This is a summary of “Enhanced Portfolio Optimization” by Lasse Heje Pedersen, Abhilash Babu, CFA, and Ari Levine, published in the Second Quarter 2021 issue of the Financial Analysts Journal.
Managers can improve the performance of the mean–variance approach by using enhanced portfolio optimization (EPO). EPO accounts for the noise in investors’ estimates of risk–return and, as a result, increases risk-adjusted performance.
What Is the Investment Issue?
The failure of mean–variance optimization (MVO) in practice is well documented. The authors identify the problem with standard portfolio optimization in a principal components space. They define “problem portfolios” as portfolios with the least important principal components. These portfolios tend to have underestimated risk and overestimated returns. The proposed solution, enhanced portfolio optimization (EPO), shrinks the correlations of the underlying assets toward zero, thereby addressing the problem. EPO makes the expected Sharpe ratios more consistent with realized Sharpe ratios. The art is in the size of the shrinkage factor: A shrinkage factor of zero is just MVO unadjusted; a shrinkage factor of 1 removes all correlations and resorts to Fama–French-style factor portfolios. The sweet spot lies somewhere in between.
The article manages to “unify and demystify” some familiar frameworks. Black and Litterman (“Global Portfolio Optimization,” Financial Analysts Journal, 1992) focused on the noise factor in expected returns. The authors state, “Although the EPO solution is seemingly different from Black and Litterman, we show that it is, in fact, equivalent to Black and Litterman. But EPO is simpler to apply and more transparent in how and why it works.”
The authors also build on the work of a slew of researchers who respectively examined variance/covariance shrinkage, factor models, and random matrix theory: “We found that the EPO solution significantly outperforms such approaches because EPO uses a much larger shrinkage to account for noise in estimates of both risk and expected returns.”
The authors link their approach to work on “robust optimization” by Fabozzi, Huang, and Zhou (“Robust Portfolios: Contributions from Operations Research and Finance,” Annals of Operations Research, 2010) and others “by showing how to solve a problem with a general ‘ellipsoidal uncertainty’ set on the mean and by showing, perhaps surprisingly, the exact equivalence between this form of robust optimization and the Bayesian estimator.”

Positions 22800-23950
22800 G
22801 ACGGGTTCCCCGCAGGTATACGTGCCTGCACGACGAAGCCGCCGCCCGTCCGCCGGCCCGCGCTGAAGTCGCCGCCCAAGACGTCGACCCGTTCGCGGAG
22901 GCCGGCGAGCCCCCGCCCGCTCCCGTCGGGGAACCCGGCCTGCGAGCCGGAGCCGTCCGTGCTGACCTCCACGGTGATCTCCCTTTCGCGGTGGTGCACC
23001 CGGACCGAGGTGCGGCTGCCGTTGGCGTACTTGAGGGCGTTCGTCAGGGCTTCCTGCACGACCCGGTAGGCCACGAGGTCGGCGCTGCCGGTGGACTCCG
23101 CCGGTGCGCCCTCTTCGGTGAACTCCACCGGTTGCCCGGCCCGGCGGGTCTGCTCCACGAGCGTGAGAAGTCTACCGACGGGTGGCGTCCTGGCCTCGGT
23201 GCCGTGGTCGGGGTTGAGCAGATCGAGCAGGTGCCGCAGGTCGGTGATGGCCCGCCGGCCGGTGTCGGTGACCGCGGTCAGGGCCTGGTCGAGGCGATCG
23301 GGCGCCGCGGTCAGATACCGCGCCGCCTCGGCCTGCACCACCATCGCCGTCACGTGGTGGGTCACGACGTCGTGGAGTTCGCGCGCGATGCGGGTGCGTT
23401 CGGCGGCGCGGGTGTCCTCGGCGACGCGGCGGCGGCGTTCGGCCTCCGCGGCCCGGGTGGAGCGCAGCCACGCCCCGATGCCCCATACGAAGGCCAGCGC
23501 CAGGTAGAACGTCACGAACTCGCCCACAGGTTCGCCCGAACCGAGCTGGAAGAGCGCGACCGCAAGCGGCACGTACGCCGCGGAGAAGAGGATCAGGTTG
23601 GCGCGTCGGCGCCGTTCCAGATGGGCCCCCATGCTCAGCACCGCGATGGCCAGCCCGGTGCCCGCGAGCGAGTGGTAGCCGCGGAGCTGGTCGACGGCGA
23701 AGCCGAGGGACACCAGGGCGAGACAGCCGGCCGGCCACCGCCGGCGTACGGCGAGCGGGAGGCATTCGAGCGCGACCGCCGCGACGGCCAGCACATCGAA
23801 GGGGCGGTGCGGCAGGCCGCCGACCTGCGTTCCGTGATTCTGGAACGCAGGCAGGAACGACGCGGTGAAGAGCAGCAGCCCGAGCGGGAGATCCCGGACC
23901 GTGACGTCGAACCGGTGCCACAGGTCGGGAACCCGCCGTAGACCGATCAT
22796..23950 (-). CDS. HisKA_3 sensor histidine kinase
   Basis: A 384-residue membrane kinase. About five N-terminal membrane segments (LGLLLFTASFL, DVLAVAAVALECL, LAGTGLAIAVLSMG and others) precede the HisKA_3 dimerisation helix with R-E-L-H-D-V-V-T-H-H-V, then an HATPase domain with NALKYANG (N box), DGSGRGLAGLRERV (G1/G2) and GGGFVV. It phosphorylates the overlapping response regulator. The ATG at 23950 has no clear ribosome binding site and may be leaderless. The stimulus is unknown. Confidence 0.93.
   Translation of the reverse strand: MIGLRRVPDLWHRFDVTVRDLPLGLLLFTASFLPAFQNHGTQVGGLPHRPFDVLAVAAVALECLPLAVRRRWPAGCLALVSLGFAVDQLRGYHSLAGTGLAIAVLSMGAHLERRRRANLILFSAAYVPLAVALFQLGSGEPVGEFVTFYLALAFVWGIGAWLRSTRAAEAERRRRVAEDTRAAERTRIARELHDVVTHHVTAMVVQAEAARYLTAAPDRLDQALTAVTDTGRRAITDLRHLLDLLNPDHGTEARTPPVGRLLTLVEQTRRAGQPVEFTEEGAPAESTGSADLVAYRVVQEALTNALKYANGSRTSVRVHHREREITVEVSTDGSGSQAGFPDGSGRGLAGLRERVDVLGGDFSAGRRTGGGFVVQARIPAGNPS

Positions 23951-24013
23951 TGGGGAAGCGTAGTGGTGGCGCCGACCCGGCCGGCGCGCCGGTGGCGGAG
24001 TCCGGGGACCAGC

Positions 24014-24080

Results from the empirical research “extend and enhance standard factor models—in particular, industry . . . and time-series momentum.” Plus, the authors demonstrate that EPO can be seen as a “ridge regression” in a way similar to viewing MVO as a regression coefficient per Britten-Jones (“The Sampling Error in Estimates of Mean–Variance Efficient Portfolio Weights,” Journal of Finance, 1999).
How Do the Authors Tackle the Issue?
The authors illustrate the implementation and success of the EPO method by developing shrinkage factors for various portfolios and then seeing how those portfolios performed out of sample relative to nonoptimized portfolios.
They calculated what should be the appropriate shrinkage factor using 15 years of historical data from a variety of portfolios and then tested the EPO model against the remaining out-of-sample data.
The historical data come from 11 different portfolio samples, which include eight equity portfolios and three global portfolios (consisting of equities, bonds, currencies, and commodities). The equity data cover the period 1927 through 2018. For the global portfolios, the period is 1970–2018.
The sampling period used to test the EPO method started 15 years after the first data were available. For equities, the backtesting period therefore covers 1942 through 2018, and for the global portfolios, the backtesting covers 1985 through 2018.
The backtesting results of the optimized equity industry momentum portfolios are compared with the monthly returns of the Fama–French five-factor model. The authors also review the returns of optimized time-series momentum portfolios versus a sample of time-series momentum benchmarks.
What Are the Findings?
For the global asset portfolios, the EPO time-series momentum portfolio performs far better than the market portfolio and the 1/N approach. It also does better than such sophisticated portfolio approaches as “volatility-scaled long-only and standard time-series momentum portfolios.” The approach provided a large and statistically significant increase in realized Sharpe ratios and alpha. “These sophisticated benchmarks already deliver high Sharpe ratios,” the authors state. “Yet EPO beat it.”
For all eight equity portfolios, the EPO approach produced realized Sharpe ratios higher than those for the 1/N portfolio, the standard industry momentum approach, and the MVO approach. “This strong outperformance of EPO cannot be explained by exposure to existing factors in the literature, such as the Fama–French factors,” the authors state. As with the global portfolios, the equity portfolio saw statistically significant increases in Sharpe ratios and alpha.
What Are the Implications for Investors and Investment Managers?
Investment managers can realize higher Sharpe ratios and improve on MVO by using EPO with appropriate shrinkage.